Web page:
That should have settled things, but problems continued to pop up. "Now when Peter had come to Antioch, I withstood him to his face, because he was to be blamed; for before certain men came from James, he would eat with the Gentiles; but when they came, he withdrew and separated himself, fearing those who were of the circumcision. And the rest of the Jews also played the hypocrite with him, so that even Barnabas was carried away with their hypocrisy" (Galatians 2:11-13). Amazing isn't it? The man who baptized the first Gentile and who argued that the Gentiles are saved allowed himself to be persuaded not to associate with these same people.

"There is neither Jew nor Greek, there is neither slave nor free, there is neither male nor female; for you are all one in Christ Jesus" (Galatians 3:28).

Your mother has fallen into the same trap. We are commanded not to associate with Christians who live sinful lives. "But now I have written to you not to keep company with anyone named a brother, who is sexually immoral, or covetous, or an idolater, or a reviler, or a drunkard, or an extortioner--not even to eat with such a person" (I Corinthians 5:11). But notice the verses prior: "I wrote to you in my epistle not to keep company with sexually immoral people. Yet I certainly did not mean with the sexually immoral people of this world, or with the covetous, or extortioners, or idolaters, since then you would need to go out of the world" (I Corinthians 5:9-10). What you are doing by dating a non-Christian man is not a sin. If your mother thinks that it is a sin, then consistency would demand that she stop associating with you, not your boyfriend because in her view you are the one who should know better.

You are correct that your mother has tainted the Gospel by causing a man who needs to hear the gospel to conclude that Christians are snobs. If she does not want you marrying a non-Christian, she would have served all better by encouraging you to wait until this man converted to Christ -- and then worked to see that such happened. By refusing to teach a sinner the truth, she has violated the command of Christ (Matthew 28:18-20). One point that Jesus made clear is that no one can play one command against another (Matthew 15:1-9), especially when the one being used as an excuse to not do God's command is a tradition and not a command of God.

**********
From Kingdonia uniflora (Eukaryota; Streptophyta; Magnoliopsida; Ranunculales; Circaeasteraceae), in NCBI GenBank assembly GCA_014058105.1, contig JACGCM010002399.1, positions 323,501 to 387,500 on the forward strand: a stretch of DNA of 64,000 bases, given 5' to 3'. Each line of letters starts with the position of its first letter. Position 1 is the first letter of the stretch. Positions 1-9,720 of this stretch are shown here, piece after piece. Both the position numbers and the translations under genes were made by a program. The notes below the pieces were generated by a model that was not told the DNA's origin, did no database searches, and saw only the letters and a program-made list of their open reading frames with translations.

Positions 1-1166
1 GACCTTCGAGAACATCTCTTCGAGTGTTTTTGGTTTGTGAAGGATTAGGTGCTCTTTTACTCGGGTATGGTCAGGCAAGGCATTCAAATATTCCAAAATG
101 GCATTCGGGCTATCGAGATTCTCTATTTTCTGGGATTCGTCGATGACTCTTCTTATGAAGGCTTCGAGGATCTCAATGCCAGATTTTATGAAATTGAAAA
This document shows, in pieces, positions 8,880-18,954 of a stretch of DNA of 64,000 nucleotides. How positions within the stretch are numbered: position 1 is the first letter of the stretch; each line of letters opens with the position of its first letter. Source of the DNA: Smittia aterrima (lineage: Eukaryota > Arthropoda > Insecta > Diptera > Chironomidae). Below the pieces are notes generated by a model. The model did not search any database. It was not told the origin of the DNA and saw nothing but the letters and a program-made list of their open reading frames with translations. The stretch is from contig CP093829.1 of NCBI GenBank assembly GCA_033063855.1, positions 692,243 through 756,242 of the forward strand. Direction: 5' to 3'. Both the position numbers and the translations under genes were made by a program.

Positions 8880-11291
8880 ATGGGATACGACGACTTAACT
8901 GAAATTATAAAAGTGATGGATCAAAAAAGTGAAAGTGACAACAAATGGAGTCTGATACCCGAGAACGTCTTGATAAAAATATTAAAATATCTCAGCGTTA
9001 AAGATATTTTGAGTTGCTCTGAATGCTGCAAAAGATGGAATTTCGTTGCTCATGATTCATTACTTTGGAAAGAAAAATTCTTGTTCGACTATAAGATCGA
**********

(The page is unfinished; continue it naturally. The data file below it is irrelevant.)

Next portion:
While marrying a non-Christian is not the best choice a Christian can make in selecting a spouse, we know it is not a sin. Paul discusses how marriages to non-Christians are to be handled (I Corinthians 7:12-15). Peter does the same thing (I Peter 3:1-2). Some argue that this only applies to marriages where one spouse becomes a Christian after they had married. While they do apply to such as situation, there is nothing in either passage that shows they are limited to only those situations. We are not allowed to add restrictions where God has not given a restriction.

However, telling your mother this will not change her mind. I'm sure she believes she is more knowledgable and that her daughter can't teach her. You can't be responsible for another person's wrongful conclusions -- even your mothers.

What I suggest is that you focus on teaching your boyfriend the gospel. See if the local preacher will help you. Explain to your boyfriend that your mother misunderstands the verses about not associating with a Christian living in sin and has applied it too broadly to include non-Christians. Then see if he will learn the truth or not. If he does decide to become a Christian, then things will be an easy choice. If he decides not to believe, you will have a tough choice of deciding whether to do something your mother disapproves of and that will make your life much more difficult, or ending the relationship.